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Raymond football great honoured by hometown

Posted on July 6, 2023 by admin
Herald photo by Al Beeber Honorary parade marshall Lloyd Fairbanks and wife Jackie lead the Raymond Rotary Club's annual July 1 parade on Saturday.

By Al Beeber
Southern Alberta Newspapers

During his illustrious 17-year Canadian Football League career, Lloyd Fairbanks didn’t make it home often to Raymond for the annual July 1 parade and Stampede.

Canada’s national holiday is a special day for Raymond which doubles or triples in size on the July 1 weekend as families hold reunions with loved ones who return for the big day.

On July 1, Raymond transforms with residents proudly displaying Canada’s flag on their homes and lawns throughout the community. The parade doesn’t just attract the hometown crowd and former residents – many drive in from other communities for the festivities and special atmosphere.

Fairbanks, who played in his first Grey Cup game with the Calgary Stampeders during his last season in the CFL, retired before the 1992 season.

On Saturday, Fairbanks had the privilege of leading the Rotary Club of Raymond’s Canada Day parade as honorary marshall, riding in a carriage from the Remington Carriage Centre in Cardston with wife Jackie.

The parade, on a sweltering morning, started off in front of the Raymond Stake Centre on a long route that would take it down Broadway – the town’s wide main street – with people in chairs filling every inch of real estate on boulevards and sidewalks to see the floats and in the case of young children, grab the candy being thrown liberally by parade participants.

With the Raymond High School Jazz Band and the Raymond Canadians providing two staples of the parade, residents had a lot to hear, cheer for and see.

And at the top of the list was Fairbanks, who played not only with the Stampeders but also the Hamilton Ti-Cats and Montreal Alouettes in his illustrious career that began in 1975.

During his first eight years with the Stamps, Fairbanks was named a Western Division all-star three times and a Canadian all-star twice. In 1982, he was named the Schenley Award finalist for the West division as the CFL’s most outstanding lineman and was also awarded the Mack Truck award, chosen by his fellow league offencie lineman as the CFL’s best at that position.

On Saturday, Fairbanks was humble as he spoke about the parade marshall honour while waiting for the parade to begin.

Fairbanks, a Raymond native who was born in 1953 and has lived back home since 1988, appreciates the significance of the honour of leading the parade.

“Most people are from Raymond who get to be it so you understand the gravity of it all,” said Fairbanks.

“It’s good to see people,” he said of the weekend and homecoming.

“Being on the first of July it’s Canada’s birthday and everybody makes time for it.”

On July 1 when he was in pro football, he missed about 15 or 16 years of the Stampede. And with the Calgary Stampede in early July, the CFL team was often on the road this time of year, Fairbanks recalled.

During his years away, the town didn’t change a lot, he said, until about the last 10.

“It was pretty much 3,000 from when it was founded until 10 years ago. And the same people,” he laughed.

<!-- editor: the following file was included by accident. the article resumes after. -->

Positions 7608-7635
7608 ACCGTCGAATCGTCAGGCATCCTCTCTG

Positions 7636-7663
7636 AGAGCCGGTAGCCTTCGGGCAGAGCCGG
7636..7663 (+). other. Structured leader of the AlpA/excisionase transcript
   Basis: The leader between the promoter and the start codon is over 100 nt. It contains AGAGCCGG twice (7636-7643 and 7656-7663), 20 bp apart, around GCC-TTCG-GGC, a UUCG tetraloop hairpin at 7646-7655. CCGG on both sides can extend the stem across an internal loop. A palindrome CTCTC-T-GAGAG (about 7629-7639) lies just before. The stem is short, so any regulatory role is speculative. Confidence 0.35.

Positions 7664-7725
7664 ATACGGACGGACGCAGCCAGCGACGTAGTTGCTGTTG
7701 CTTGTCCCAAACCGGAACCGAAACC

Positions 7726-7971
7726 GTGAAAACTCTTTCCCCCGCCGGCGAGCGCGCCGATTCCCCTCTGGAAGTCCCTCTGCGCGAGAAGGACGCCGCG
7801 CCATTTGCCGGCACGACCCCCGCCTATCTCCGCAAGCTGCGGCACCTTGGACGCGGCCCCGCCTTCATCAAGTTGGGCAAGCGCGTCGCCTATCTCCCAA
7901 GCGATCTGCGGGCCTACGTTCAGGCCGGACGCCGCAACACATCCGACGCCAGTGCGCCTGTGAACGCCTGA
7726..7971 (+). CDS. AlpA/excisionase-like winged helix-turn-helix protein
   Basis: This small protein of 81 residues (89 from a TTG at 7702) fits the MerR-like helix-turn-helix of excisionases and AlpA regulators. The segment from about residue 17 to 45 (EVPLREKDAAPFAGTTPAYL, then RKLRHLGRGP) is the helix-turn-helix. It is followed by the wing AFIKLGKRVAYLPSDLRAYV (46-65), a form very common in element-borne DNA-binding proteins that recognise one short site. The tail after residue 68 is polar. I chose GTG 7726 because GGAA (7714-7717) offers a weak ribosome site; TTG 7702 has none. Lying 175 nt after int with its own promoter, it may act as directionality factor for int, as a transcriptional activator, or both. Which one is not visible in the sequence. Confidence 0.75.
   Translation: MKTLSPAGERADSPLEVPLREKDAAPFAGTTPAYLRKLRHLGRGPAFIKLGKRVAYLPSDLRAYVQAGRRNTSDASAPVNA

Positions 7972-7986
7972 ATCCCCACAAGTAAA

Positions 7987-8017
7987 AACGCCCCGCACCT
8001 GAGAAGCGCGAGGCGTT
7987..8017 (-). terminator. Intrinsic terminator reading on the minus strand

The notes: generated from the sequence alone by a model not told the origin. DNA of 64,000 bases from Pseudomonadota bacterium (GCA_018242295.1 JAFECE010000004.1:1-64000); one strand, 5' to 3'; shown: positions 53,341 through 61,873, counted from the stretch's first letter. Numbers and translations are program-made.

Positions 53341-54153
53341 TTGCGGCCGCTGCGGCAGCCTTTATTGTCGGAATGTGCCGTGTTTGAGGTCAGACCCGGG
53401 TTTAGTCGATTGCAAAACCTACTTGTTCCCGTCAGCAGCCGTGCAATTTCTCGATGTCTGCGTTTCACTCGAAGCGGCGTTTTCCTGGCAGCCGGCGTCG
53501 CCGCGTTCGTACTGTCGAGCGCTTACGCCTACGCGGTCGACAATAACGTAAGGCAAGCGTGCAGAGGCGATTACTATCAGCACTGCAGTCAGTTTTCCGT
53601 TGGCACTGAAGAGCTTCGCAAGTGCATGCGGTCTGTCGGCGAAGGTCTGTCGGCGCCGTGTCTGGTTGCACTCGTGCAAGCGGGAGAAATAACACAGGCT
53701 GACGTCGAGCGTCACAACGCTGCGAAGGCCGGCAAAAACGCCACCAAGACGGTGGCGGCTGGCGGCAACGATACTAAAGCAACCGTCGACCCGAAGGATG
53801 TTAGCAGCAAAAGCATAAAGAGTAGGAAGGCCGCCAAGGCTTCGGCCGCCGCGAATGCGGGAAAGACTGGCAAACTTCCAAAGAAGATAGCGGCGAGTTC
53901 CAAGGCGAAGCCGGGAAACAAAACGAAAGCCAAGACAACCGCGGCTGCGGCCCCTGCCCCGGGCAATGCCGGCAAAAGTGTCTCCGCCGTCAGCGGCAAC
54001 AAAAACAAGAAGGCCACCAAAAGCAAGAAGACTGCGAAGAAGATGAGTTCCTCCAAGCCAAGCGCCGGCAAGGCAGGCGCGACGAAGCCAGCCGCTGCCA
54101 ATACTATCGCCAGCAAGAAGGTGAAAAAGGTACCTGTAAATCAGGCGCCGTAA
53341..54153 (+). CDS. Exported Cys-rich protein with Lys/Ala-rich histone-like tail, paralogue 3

“Baby-boomers are coming back, people have discovered it from out of town and it’s a nice place to live.”

Rotarian Val Boehme said the service group has organized the parade since it started in the 1930s.

And it’s a huge undertaking for the Rotary Club.

“It’s our big event of the year. It’s a service and it doesn’t cost anybody anything. It’s just part of our town celebration.

“This is a big year with the final rodeo at the Stampede grounds,” said Boehme.

Boehme said the town doubles in size for the July 1 weekend with between 8,000 and 10,000 people coming to the town.

“The communities from around us support us,” as well, said Boehme.

One Lethbridge family told the Herald they come to Raymond every year for the parade which they said is something special.

Various dignitaries were among parade participants including Coaldale mayor Jack Van Rijn and others who waved to the crowd from vehicles.

July 1 marked the last day the Stampede will ever be staged at the town rodeo grounds.

The site will soon be home to a new high school with demolition of the grandstand to be started shortly.

But the Stampede will live on thanks to the donation of 14 acres of land at the northeast corner of Raymond by Ron Heggie and his family.

The Stampede was first staged in 1902 under the direction of town founder Raymond Knight who donated the land for the rodeo.

The present grandstand is considered to be the oldest continuously used in the history of the sport.

The new location for the rodeo will east of Highway 845 between Railway Avenue and 500N.

 Stampede president Robert Heggie said Saturday the first two performances of the rodeo were among the best he’d seen in the last 40 years and he expected the final event to be just as good, if not better.

Several stipulations came with the land donation including that it can never be used for anything except rodeo or other recreation.

“If the rodeo some day fails, they can put ball diamonds on it, they can put anything recreational that will benefit the community,” 84-year-old Ron Heggie told The Herald in April.

Seating for spectators will have to be built at the new location because the existing grandstand can’t be moved due to its condition.

“They’d probably pick it up and it would just crumble,” said Heggie in that interview.

          

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